Mark Lawrenson column: Why Harry Redknapp is right for England

By Mark LawrensonBBC Sport football expert
Harry Redknapp
Redknapp is the overwhelming favourite to succeed Fabio Capello

The next England manager has to be English, or British - and it is Harry Redknapp's time.

The thing about Harry is that he is very, very good at managing people. And the clue to what the England job is all about is in the title - manager.

We have seen throughout his club career, everywhere from West Ham to his current side Tottenham, that Redknapp has got the most out of some difficult customers - the Paolo di Canios and Emmanuel Adebayors of this world. From that point of view, we know he can handle the top players.

He would bring other qualities to the England job too.

I was sitting with him at the 2010 World Cup for one of England's games and, talking to him afterwards, what surprised him was that there seemed to be a lack of real passion in that England side for whatever reason.

You just know that, if Redknapp is in charge, he will get the players revved up. He will get England playing good football, and with that passion too.

But, whether Redknapp gets the job or not, I do have a couple of issues about whoever the FA appoints.

Firstly, I think being the England manager is a part-time job, because what does he do between international matches apart from go and watch players?

As manager of Tottenham, Redknapp pits his wits against other English teams and other English players every week. And, whether it is Redknapp or somebody else, I don't see it being a full-time occupation.

I don't see why you cannot manage club and country at the same time?

If you are England manager, and let's say it is Harry, then he can get himself a really good assistant who does all the legwork and the nine-to-five stuff, scouting players and visiting training grounds to meet other managers.

Harry wouldn't have to do that himself because he can talk to those managers when he plays against them. His assistant would do it the rest of the time.

That was one of the things that was noticeable about the end of Fabio Capello's reign - he missed his sounding board Franco Baldini. If Baldini was still his number two, then I think he would have calmed it all down and said 'are you sure about your decision to resign?'.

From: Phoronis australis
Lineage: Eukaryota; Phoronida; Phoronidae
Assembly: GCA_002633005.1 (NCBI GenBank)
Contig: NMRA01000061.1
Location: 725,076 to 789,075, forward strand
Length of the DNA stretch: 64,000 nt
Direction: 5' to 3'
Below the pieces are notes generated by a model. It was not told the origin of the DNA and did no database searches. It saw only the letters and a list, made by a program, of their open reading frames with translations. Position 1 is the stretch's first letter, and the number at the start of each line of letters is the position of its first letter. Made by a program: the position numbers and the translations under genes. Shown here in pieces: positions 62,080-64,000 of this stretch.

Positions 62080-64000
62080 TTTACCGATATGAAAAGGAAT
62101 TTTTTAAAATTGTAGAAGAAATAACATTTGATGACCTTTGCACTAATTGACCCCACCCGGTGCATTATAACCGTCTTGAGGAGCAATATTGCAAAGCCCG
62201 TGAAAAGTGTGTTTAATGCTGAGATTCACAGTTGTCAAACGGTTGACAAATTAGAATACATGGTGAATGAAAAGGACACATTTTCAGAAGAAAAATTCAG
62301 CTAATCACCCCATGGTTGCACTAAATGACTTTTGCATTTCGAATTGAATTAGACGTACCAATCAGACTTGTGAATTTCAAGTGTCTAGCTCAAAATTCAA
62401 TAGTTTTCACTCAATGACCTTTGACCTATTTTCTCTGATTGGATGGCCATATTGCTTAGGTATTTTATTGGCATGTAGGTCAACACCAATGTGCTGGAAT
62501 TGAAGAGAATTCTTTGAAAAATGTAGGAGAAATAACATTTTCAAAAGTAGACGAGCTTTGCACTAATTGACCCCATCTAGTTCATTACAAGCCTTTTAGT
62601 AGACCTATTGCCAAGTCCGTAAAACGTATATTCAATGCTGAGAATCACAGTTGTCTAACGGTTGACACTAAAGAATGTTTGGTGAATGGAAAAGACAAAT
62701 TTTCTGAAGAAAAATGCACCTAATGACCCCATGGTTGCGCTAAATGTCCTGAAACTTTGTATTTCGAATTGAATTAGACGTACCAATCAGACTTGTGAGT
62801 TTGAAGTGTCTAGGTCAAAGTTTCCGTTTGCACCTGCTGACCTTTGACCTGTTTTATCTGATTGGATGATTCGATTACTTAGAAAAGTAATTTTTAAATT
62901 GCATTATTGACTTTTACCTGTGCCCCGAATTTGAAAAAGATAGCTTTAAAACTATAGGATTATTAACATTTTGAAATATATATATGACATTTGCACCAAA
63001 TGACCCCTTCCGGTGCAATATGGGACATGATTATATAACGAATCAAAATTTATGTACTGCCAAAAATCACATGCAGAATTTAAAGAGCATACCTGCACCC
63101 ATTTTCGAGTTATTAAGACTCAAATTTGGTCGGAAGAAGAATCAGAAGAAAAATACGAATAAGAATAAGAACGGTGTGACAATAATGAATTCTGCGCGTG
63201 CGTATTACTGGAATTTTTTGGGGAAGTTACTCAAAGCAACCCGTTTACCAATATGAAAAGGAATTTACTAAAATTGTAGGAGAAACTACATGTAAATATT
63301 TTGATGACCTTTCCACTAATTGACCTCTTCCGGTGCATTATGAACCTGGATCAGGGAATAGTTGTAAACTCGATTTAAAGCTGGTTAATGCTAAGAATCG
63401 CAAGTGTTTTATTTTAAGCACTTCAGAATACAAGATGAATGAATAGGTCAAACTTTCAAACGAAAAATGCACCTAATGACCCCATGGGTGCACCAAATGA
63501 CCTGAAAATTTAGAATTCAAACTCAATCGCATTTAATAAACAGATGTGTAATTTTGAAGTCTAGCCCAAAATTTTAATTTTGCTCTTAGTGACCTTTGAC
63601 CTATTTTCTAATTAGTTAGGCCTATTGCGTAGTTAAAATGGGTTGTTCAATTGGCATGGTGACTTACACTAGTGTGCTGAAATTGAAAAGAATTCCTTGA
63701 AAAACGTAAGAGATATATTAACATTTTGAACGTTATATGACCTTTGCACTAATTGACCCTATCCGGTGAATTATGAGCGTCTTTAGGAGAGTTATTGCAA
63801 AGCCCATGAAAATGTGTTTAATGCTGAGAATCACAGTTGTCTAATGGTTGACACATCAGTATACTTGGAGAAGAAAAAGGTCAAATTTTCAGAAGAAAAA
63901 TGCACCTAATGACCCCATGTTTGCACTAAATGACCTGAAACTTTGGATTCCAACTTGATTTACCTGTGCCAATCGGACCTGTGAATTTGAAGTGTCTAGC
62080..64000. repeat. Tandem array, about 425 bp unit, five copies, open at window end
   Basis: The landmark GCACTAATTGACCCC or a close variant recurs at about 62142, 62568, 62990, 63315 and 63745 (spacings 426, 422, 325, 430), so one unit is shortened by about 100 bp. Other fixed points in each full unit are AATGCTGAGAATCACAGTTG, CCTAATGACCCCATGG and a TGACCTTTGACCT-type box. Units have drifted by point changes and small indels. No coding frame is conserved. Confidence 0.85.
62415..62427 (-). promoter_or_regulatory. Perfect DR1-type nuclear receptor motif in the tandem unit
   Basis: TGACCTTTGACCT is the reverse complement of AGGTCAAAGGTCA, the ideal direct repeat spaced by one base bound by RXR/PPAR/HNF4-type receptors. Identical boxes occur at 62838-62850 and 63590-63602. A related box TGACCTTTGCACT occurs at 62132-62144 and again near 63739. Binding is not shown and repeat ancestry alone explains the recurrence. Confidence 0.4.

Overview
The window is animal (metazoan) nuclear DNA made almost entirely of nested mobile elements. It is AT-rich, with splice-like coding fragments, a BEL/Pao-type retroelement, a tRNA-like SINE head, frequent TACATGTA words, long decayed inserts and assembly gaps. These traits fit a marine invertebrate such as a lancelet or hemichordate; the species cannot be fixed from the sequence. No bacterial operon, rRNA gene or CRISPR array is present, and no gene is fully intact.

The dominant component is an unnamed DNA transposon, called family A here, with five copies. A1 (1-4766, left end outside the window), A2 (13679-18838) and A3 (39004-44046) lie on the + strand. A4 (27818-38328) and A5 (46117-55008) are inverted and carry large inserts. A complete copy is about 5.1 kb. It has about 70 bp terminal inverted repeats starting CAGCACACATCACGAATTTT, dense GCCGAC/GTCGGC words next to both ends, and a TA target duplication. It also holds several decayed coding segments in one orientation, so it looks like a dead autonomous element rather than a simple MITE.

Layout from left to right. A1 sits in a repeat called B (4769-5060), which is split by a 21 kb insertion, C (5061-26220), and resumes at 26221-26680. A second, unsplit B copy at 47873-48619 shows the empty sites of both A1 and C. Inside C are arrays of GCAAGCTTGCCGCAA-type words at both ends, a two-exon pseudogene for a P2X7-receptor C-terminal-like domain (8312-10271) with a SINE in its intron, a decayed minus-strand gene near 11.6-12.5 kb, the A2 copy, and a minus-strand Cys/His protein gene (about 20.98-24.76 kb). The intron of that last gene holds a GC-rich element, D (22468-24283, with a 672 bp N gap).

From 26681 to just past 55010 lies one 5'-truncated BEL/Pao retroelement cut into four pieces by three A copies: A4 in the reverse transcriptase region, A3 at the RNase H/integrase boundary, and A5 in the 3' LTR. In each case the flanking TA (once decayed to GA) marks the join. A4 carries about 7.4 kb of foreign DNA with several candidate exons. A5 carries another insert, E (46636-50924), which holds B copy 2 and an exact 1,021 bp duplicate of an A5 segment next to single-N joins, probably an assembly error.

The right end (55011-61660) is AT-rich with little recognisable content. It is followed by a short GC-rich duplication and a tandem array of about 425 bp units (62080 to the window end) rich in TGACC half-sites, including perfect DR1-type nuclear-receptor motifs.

Redknapp had to keep Paolo di Canio happy during his time as West Ham boss
Redknapp kept Paolo di Canio happy at West Ham

Also, the job is a bit overstated for me - in the case of Capello, why on earth were the FA paying somebody £6m a year, when it is probably worth a salary of about a third of that, maximum?

You don't need to pay somebody stupid money - you should be paying good money, with incentives based on how well the team performs at the finals of a tournament. We haven't seen a really impressive performance from England at a finals since Euro 96.

But, as far as the timing of Capello's exit goes, I don't see the fact we are only four months away from the start of Euro 2012 as a problem.

The England squad and team virtually picks itself and selecting the right players is not exactly rocket science.

You might have youngsters like Arsenal's Alex Oxlade-Chamberlain and Chelsea's Daniel Sturridge making a late shout to be picked but whoever gets the job will know about them anyway.

The big decisions for the next England manager will be whether they think John Terry is fit and able at the time to play, and the same with Rio Ferdinand too.

But those are not massive decisions, and they will be made on the back of what those two players do between now and the end of the season.

The manner in which this situation has come about is a bit of a mess, though.

I just think it is a strange decision by Capello to walk and, the more I look at it, the more I see it as though he wanted a way out.

He was going in June anyway, and it happens quite often, in all sorts of business as well as football, that when people say they are going to be off after a certain amount of time, then things are just never the same.

As happens so often with the England job, the public fell in love with Capello for a couple of years and then it was a case of 'the king is dead, long live the king' - there had already been calls to bring the next manager in.

The Football Association is partly to blame because who on earth decided to give Capello an extension on his contract before the 2010 World Cup? What a ridiculous decision.

Whoever is England's next manager, give them two years from tournament to tournament, but wait until after one tournament before giving them another contract. If they don't like that arrangement, then don't give them the job.